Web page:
In 2015 while the UK accounted for just under 14% of Irish exports, a lot of them pharmaceuticals and chemicals, it also had a 26% share of Irish imports, according to figures from Ireland’s Central Statistics Office.
Some economists are predicting that after Brexit there could be a fall in Ireland-UK trade of over 20%, although this will be in line with expected worse-outcome decreases in trade with other EU countries. A few are even warning that if Brexit goes really badly for the country its GDP could fall, even by as much as 7%.
The British-Irish Chamber of Commerce has warned about a potentially serious impact of Brexit on Irish SMEs for whom the UK can account for as much as 40% of exports.
“Despite the assertions of some commentators there are very few, if any, positives to be gained for Ireland (from Brexit),” said Neale Richmond, chairman of the Irish Senate’s select committee on the UK withdrawal from the EU, which issued a report on the implications of Brexit in June.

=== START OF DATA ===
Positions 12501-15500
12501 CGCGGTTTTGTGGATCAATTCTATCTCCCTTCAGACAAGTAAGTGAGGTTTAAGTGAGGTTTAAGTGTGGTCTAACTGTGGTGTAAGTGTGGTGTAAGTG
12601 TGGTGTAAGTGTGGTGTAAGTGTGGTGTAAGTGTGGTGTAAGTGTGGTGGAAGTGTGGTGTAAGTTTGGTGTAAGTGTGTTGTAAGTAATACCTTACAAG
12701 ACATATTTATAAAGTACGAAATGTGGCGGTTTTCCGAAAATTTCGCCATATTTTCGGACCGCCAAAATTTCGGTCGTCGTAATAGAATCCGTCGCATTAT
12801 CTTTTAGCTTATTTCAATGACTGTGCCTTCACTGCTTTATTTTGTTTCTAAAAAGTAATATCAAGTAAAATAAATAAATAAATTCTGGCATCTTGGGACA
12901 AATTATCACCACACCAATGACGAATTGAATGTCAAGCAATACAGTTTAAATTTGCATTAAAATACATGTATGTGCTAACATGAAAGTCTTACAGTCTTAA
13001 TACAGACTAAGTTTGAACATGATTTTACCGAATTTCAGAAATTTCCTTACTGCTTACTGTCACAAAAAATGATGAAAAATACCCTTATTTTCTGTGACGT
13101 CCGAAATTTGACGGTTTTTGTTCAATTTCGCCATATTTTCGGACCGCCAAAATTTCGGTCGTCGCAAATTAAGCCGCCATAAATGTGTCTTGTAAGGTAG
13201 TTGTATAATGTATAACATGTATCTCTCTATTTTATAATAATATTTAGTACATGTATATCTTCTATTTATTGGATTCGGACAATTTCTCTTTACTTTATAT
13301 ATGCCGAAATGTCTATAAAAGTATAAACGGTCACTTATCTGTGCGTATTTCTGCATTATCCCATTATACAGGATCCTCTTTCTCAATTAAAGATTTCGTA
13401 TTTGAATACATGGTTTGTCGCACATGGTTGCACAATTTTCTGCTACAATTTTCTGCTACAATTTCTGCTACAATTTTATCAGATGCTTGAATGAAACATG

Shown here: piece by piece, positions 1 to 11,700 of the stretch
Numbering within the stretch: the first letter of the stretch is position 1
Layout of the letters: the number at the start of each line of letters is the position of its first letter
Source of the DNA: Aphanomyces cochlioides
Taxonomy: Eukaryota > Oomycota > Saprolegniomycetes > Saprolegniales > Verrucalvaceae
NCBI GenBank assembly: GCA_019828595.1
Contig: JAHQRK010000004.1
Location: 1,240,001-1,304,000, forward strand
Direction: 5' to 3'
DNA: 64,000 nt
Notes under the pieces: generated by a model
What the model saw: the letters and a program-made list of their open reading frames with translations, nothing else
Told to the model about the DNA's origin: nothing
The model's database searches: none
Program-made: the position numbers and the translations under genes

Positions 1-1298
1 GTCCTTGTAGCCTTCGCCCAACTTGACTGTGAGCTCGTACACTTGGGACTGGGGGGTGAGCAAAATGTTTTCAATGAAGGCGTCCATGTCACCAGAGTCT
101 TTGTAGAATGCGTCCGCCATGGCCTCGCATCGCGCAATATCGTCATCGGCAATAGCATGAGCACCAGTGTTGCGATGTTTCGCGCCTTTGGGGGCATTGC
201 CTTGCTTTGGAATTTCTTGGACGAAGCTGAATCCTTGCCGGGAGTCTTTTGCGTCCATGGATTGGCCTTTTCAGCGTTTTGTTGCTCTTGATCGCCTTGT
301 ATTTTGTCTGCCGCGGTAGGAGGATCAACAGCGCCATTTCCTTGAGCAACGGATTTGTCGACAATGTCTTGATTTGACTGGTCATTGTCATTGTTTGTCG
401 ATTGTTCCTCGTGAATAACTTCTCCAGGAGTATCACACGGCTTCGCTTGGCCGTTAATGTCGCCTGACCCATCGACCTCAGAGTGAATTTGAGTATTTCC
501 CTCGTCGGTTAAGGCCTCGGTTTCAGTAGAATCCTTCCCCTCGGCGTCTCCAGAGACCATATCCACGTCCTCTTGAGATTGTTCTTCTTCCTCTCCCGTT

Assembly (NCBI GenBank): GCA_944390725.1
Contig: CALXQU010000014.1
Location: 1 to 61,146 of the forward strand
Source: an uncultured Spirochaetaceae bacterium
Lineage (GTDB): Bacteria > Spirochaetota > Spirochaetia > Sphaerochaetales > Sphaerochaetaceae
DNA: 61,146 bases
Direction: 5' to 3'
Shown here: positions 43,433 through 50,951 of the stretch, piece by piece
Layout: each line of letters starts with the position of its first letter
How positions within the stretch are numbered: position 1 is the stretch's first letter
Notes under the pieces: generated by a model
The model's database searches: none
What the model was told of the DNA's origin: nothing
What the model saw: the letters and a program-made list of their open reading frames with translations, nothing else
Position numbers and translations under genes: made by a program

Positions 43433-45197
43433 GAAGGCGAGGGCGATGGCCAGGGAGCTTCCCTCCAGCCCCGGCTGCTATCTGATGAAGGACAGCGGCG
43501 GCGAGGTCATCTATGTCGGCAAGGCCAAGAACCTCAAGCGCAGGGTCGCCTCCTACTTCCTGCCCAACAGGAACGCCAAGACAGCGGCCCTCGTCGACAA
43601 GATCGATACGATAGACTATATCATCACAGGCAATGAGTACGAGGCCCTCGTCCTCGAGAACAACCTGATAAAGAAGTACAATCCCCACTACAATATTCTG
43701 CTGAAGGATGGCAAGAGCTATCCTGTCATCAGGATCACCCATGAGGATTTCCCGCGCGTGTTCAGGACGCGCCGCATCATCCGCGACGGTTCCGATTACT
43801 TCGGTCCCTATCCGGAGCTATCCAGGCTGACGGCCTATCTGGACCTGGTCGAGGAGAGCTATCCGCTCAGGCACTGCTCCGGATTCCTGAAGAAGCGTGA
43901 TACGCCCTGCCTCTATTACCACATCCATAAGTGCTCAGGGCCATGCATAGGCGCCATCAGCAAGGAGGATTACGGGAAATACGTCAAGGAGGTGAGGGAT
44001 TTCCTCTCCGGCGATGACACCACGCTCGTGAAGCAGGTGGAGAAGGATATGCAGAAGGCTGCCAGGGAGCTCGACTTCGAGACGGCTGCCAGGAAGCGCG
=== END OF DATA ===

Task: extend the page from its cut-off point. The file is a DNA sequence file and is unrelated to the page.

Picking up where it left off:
“Minimizing and managing the impact on Ireland of this decision will be arguably the most significant challenge the (Irish) State has faced in its short history,” he added in a comment on the report.
Pharmaceuticals Leading Force
However Ireland’s flourishing pharmaceuticals and chemicals producers remain comparatively optimistic about the effects of Brexit on their sector.
Ireland’s pharmaceutical industry has been built up as part of an economic diversification strategy since the 1960s to become a leading force in medicines and active pharmaceutical ingredient (APIs) production not only in Europe but also globally. Its success has boosted the Irish chemical sector, a majority of whose business is in supplying raw materials and intermediates to pharmaceutical producers in the country and in making APIs.
“A major concern about Brexit for us is how our supply chains for pharmaceuticals and chemicals will be affected,” said Matt Moran, director of Biopharmachem Ireland, a business association representing the country’s pharmaceuticals, biopharmaceuticals and chemicals producers, and which is part of Irish Business and Employers Confederation (IBEC), Ireland’s main business representative organization.